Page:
On all hands the evidence of the witness who declares that she saw Kelly between eight and nine o'clock on Friday morning, is put down to error, the common impression being that the witness is thinking of what happened on probably the previous day.

Do you know the source of the milk shop corroboration for Maxwell's story?
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  #64  
Old 06-19-2018, 01:50 AM
Sam Flynn Sam Flynn is offline
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Quote:
Originally Posted by Darryl Kenyon View Post
Elizabeth Prater said, in most accounts, the cry was common from the street, not the court.
That said, we have this nugget from the Echo, in what appears to be a more-or-less verbatim transcript:

[Crawford] Where did the sound seem to come from?
[Prater] Up the court, somewhere. I did not hear it a second time. I did not take any notice of it. Then I went to sleep.

I can't see why they should have made that up, so it's a pretty good bet that Prater did indeed hear the cry of "Murder" emanating from somewhere in Miller's Court itself.
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  #65  
Old 06-19-2018, 01:55 AM
GUT GUT is offline
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Quote:
Originally Posted by Sam Flynn View Post
That said, we have this nugget from the Echo, in what appears to be a more-or-less verbatim transcript:

[Crawford] Where did the sound seem to come from?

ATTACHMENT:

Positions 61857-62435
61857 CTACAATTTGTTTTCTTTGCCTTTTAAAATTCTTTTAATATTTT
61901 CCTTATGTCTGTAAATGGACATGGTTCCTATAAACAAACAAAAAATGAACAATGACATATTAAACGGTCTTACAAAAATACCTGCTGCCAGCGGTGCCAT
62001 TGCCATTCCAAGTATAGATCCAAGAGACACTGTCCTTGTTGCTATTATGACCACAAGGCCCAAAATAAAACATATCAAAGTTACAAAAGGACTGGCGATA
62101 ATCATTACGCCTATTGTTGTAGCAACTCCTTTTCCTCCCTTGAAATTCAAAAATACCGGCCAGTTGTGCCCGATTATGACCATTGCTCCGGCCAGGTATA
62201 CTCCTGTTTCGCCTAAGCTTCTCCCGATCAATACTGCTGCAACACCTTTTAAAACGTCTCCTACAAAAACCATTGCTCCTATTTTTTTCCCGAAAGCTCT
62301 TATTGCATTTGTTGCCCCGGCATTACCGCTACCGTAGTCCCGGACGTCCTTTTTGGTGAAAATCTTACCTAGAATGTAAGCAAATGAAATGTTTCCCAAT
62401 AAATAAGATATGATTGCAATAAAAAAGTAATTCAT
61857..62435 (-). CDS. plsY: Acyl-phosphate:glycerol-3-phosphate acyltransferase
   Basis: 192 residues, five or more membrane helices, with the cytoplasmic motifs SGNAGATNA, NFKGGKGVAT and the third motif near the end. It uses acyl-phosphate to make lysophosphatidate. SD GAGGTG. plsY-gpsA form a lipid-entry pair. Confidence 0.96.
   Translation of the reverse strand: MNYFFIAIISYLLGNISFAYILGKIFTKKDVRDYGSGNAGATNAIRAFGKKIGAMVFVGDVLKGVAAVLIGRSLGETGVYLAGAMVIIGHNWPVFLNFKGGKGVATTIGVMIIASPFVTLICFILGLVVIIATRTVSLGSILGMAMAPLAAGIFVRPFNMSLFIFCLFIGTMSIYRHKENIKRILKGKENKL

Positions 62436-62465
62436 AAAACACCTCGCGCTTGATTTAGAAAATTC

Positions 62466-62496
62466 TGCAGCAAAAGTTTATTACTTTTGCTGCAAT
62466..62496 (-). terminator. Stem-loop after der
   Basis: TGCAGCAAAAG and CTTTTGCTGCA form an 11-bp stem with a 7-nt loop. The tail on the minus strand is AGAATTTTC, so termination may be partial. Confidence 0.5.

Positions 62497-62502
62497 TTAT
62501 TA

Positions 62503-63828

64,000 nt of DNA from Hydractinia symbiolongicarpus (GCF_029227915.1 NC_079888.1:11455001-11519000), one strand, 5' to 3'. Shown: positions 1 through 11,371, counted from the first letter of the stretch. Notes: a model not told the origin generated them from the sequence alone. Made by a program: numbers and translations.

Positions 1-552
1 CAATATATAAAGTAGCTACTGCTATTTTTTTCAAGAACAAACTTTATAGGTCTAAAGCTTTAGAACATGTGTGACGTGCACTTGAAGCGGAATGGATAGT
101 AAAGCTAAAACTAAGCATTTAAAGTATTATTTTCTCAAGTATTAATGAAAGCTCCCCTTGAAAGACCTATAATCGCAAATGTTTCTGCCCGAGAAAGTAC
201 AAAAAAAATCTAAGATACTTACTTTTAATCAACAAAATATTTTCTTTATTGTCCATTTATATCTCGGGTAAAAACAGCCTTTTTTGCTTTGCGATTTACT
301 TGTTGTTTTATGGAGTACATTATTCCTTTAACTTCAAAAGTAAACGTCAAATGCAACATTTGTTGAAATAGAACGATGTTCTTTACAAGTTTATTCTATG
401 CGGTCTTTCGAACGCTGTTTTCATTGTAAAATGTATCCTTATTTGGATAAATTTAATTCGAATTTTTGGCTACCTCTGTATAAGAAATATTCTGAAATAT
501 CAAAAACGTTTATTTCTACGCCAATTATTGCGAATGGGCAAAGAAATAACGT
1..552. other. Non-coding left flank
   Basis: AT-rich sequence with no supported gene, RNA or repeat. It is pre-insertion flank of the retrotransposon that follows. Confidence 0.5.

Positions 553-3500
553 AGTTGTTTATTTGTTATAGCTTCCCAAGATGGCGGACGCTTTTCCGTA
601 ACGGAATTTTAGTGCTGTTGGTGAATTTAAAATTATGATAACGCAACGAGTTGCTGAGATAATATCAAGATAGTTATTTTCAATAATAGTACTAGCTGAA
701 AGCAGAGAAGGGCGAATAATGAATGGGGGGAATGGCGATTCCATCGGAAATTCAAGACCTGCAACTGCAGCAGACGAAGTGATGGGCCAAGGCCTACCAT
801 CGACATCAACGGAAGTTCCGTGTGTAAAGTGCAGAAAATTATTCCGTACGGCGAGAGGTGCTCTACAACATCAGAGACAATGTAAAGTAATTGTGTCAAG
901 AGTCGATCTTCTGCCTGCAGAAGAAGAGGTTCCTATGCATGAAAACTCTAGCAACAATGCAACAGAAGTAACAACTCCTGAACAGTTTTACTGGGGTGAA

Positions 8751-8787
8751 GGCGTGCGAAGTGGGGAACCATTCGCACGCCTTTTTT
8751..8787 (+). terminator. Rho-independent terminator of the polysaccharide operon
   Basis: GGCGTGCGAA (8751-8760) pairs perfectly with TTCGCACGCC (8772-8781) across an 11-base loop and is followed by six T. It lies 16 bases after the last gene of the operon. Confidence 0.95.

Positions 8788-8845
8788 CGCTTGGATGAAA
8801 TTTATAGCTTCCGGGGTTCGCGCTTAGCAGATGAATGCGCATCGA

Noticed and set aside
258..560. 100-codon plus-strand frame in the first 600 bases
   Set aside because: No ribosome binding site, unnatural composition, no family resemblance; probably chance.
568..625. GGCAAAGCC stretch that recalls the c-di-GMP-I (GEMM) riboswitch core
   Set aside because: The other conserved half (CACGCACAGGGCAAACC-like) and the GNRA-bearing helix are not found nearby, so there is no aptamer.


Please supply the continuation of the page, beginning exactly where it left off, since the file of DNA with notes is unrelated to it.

[Prater] Up the court, somewhere. I did not hear it a second time. I did not take any notice of it. Then I went to sleep.

I can't see why they should have made that up, so it's a pretty good bet that Prater did indeed hear the cry of "Murder" emanating from somewhere in Miller's Court itself.
But likewise a good bet that it was a common cry, if it was considered a genuine Cry for help would you roll over, go back to sleep, then tell the whole world (or readership of The Echo) that’s what you did
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  #66  
Old 06-19-2018, 02:04 AM
Darryl Kenyon Darryl Kenyon is offline
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Quote:
Originally Posted by Sam Flynn View Post
That said, we have this nugget from the Echo, in what appears to be a more-or-less verbatim transcript:

[Crawford] Where did the sound seem to come from?
[Prater] Up the court, somewhere. I did not hear it a second time. I did not take any notice of it. Then I went to sleep.